As dawn breaks, the critical care unit (CCU) at Sentara Bayside Hospital, Virginia Beach, VA, is abuzz with chatter, the tapping of fingertips on keyboards and flurries of staff movement, all in concert with one another. I call it controlled chaos with a purpose, as we are all here for one thing: our patients. And while every day is different, today is an especially unique day. Today is the day we start bedside multidisciplinary rounds.
Pushing Through Change
As clinical manager of the CCU, I have a fabulous staff who humor me whenever I utter the word "change" or the phrase "Let's just try it." While life on our CCU wasn't always so lighthearted, we came to an understanding that change is not always a negative experience.
We stumbled upon one of our many "let's just try it" ideas during a Customer Service Summit by our organization. A presentation centered on bedside shift report to include the patient and hourly rounding started the wheels turning, and bedside multidisciplinary rounds (MDRs) were born.
When I discussed the bedside MDRs with my key leaders, the charge nurses who are clinical nurse IIs, and suggested including the patient and family, there was some eye rolling and lip biting.
I realized this was a hard sell. Change is difficult, as is involving the patient in their care. We had never included the patient and family before, why do it now?
Because our world is changing, healthcare is evolving and we must adapt. Patients are more informed and involved in the electronic world. They can search a diagnosis on the Internet and research many treatment options. The expectation from our clients is information and communication.
Why wouldn't we want to include the patient in their care? Why are we so afraid to share information about the patient with the patient? Because it can be uncomfortable.
Making It Happen
We started with RN buy-in and got it, easily - nurses want to communicate with their patients. The struggle is often bringing the entire team together at one time.
Daily MDRs now occur at 10 am and consist of our intensivist, charge RN, bedside RN, pharmacist, dietitian, chaplain and respiratory therapist. Our objective is to review the patient status, plan of care and recommendations. We collaboratively discuss the plan and goals.
A nurse leads the charge, entering each room prior to rounds and communicating with the patient. She explains what we are doing, who is on the team and asks if the family may stay or if they should be invited to step out to protect the patient's privacy.
As we enter each patient room the physician generally starts the introduction followed by the RN, unit manager and then ancillary department representatives. The RN gives an overview of the patient's name, diagnosis, history and systems review. The pharmacist, physician, manager and respiratory therapist all have computers on wheels and can view the patient's chart.
The RN follows a standardized list of patient information to include, such as the plan of care and head to toe assessment. All team members add their input, discuss skin care concerns, removal of any lines or Foleys needed and the plan of the day.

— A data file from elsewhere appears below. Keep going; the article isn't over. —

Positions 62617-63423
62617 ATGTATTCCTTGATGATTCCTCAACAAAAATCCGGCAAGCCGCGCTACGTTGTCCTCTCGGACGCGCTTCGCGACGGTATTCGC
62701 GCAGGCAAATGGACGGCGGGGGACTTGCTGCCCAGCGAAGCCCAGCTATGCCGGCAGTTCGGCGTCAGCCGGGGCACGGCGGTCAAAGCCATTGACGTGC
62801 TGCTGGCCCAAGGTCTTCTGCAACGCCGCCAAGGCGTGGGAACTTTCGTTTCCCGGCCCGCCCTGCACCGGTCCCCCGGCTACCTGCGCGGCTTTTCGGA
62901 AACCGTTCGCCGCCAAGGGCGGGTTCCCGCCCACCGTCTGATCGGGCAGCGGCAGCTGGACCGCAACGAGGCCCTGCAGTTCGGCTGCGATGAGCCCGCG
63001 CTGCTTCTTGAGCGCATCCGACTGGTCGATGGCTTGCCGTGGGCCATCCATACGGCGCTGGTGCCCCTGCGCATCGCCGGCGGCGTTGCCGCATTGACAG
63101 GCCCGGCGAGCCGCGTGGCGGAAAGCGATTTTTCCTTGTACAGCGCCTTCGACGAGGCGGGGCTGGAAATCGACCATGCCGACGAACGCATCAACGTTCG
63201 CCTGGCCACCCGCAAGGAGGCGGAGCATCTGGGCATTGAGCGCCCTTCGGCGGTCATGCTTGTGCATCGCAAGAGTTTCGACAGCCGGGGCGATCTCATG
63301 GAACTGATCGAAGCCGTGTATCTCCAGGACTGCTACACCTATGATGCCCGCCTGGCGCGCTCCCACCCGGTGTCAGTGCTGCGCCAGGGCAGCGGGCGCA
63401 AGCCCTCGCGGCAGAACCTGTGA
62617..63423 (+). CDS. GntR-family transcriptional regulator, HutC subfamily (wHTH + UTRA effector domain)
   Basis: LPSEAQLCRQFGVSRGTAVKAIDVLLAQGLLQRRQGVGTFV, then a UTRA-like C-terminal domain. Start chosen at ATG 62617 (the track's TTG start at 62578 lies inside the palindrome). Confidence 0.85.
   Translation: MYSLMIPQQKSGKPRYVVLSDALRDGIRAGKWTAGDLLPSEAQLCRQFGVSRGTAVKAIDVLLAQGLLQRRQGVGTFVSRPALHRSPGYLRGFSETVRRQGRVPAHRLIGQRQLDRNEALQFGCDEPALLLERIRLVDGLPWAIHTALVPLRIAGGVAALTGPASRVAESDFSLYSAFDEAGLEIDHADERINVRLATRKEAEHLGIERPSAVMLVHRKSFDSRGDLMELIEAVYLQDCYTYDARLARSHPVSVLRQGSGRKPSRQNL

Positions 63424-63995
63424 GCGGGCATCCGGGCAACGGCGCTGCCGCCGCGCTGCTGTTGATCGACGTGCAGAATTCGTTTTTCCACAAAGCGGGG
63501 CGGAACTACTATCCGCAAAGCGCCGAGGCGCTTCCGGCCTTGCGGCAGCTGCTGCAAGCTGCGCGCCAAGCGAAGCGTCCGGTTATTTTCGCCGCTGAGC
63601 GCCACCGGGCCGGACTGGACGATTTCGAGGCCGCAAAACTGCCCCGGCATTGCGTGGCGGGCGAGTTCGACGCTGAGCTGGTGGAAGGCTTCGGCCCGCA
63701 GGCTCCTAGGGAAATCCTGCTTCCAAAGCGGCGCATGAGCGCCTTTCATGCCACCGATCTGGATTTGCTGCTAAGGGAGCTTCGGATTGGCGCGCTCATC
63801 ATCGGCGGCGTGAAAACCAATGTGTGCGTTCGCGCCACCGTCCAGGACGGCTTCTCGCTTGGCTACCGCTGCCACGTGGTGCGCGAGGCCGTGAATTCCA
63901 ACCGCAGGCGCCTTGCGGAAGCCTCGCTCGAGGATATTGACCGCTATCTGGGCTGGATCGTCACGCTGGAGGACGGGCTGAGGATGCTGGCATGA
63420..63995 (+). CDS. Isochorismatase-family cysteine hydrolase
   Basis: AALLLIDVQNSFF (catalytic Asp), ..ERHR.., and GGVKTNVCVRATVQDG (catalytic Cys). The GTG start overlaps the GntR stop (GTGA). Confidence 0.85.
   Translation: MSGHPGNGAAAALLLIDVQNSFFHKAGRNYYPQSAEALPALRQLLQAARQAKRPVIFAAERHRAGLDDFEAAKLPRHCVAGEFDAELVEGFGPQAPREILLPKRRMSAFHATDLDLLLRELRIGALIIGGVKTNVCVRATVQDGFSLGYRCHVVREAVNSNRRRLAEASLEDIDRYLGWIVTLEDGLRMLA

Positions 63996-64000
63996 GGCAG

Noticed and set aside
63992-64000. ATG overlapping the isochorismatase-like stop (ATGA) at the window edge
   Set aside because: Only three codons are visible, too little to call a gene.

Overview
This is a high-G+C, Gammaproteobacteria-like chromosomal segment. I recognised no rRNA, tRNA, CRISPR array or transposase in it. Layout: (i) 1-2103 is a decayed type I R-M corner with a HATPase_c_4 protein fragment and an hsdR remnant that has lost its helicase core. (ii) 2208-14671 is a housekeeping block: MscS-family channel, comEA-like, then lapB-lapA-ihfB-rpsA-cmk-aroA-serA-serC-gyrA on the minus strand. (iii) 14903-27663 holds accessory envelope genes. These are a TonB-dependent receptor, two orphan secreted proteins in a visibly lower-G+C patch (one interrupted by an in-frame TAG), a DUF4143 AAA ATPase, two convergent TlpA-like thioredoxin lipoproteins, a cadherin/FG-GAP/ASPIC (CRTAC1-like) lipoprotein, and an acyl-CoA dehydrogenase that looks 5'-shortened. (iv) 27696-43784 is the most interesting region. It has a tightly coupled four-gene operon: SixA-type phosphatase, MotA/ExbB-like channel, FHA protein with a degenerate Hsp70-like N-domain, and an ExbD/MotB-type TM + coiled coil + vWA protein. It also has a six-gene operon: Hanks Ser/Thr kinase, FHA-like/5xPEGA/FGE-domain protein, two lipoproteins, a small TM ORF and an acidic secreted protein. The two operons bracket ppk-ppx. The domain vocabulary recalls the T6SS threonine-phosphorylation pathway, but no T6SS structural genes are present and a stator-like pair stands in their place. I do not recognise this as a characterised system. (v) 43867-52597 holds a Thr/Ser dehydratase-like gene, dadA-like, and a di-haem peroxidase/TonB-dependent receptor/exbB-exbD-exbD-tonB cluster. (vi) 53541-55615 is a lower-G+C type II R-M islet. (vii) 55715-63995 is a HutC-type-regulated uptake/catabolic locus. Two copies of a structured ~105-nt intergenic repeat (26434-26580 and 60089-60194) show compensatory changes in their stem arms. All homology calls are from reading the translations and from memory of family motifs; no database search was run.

The physician also gives a summary, explaining any abnormal labs or X-rays to the patient and/or family. With the rolling computers, physicians are often able to review the labs and X-rays on the screen with the patient.
We allow ample time for the patient to respond and ask any questions, and before departing the room we ask, "Do you have any questions for us?" and "Is there anything else I can do for you?"
Communicate & Collaborate
Our aha moment came about the third week into our rounds. We had an elderly patient who was visited daily by her daughter, who listened quietly during the daily MDRs. Still, she approached our team and said, "Can you explain to me how my mom is doing and if she is getting better?" She was almost in tears as she uttered the words.
First we were stunned at the questions because she had been at her mother's bedside every day. After a long pause, our physician summed up her mother's condition and prognosis in less than 1 minute. We saw the daughter's relief spread across her face. She stood up straighter, she smiled, and you could tell the information had sunk in by her calmness and heartfelt thank-you.
Six months have now passed and we are more comfortable with our rounding. We still occasionally have those aha moments and receive a multitude of thank-yous.
I polled the CCU nurses after the fourth month of MDRs to learn their perception of the rounds were going, if they found them helpful, if they thought they were too time-consuming, and if we should go back to the previous method and not include the patients.
To my surprise, there was not one negative comment. I even tried to play devil's advocate and suggest we go back to the other way and was met with a resounding, "No."
So here we are, continuing on our journey of bedside MDRs and communication, all striving to improve the patient experience and provide exceptional care.
Deb Brown is CCU clinical manager at Sentara Bayside Hospital, Virginia Beach, VA.